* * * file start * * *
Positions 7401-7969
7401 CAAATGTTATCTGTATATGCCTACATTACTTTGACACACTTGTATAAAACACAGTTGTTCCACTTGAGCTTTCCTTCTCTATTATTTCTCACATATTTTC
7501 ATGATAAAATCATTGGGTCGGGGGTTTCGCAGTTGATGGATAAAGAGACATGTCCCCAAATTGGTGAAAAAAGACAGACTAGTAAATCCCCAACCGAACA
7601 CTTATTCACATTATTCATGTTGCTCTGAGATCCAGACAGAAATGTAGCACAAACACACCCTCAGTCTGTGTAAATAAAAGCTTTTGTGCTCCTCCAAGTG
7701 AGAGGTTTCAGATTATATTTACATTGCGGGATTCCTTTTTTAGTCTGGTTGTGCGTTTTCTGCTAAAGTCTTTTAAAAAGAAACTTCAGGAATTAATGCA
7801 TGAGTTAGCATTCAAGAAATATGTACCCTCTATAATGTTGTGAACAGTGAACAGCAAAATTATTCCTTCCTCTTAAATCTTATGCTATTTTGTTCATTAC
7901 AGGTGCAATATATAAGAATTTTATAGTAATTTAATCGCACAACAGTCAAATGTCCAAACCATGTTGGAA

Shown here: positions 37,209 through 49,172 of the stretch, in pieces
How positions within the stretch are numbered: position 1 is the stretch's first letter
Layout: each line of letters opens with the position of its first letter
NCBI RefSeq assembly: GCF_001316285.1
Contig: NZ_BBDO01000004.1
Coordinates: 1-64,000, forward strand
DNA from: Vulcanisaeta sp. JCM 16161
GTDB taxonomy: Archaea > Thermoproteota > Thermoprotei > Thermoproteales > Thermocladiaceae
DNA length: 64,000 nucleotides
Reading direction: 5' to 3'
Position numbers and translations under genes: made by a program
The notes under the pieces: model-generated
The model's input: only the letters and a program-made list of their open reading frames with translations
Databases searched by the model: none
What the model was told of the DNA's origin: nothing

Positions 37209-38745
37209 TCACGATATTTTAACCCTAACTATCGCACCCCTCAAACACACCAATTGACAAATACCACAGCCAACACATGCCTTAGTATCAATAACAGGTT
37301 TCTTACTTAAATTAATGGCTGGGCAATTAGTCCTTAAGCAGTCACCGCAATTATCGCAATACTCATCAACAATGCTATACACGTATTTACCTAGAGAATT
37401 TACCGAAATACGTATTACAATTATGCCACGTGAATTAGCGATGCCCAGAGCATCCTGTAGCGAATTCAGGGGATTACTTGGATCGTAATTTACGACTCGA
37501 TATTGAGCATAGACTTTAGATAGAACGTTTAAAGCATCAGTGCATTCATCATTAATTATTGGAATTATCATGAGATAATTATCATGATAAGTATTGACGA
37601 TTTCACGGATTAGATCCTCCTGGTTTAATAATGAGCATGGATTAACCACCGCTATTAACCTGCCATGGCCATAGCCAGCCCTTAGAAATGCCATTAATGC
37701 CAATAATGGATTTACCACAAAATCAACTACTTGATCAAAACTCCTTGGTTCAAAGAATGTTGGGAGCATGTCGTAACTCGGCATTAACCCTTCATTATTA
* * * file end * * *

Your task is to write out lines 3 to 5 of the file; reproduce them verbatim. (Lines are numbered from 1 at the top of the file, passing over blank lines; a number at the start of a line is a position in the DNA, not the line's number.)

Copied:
7501 ATGATAAAATCATTGGGTCGGGGGTTTCGCAGTTGATGGATAAAGAGACATGTCCCCAAATTGGTGAAAAAAGACAGACTAGTAAATCCCCAACCGAACA
7601 CTTATTCACATTATTCATGTTGCTCTGAGATCCAGACAGAAATGTAGCACAAACACACCCTCAGTCTGTGTAAATAAAAGCTTTTGTGCTCCTCCAAGTG
7701 AGAGGTTTCAGATTATATTTACATTGCGGGATTCCTTTTTTAGTCTGGTTGTGCGTTTTCTGCTAAAGTCTTTTAAAAAGAAACTTCAGGAATTAATGCA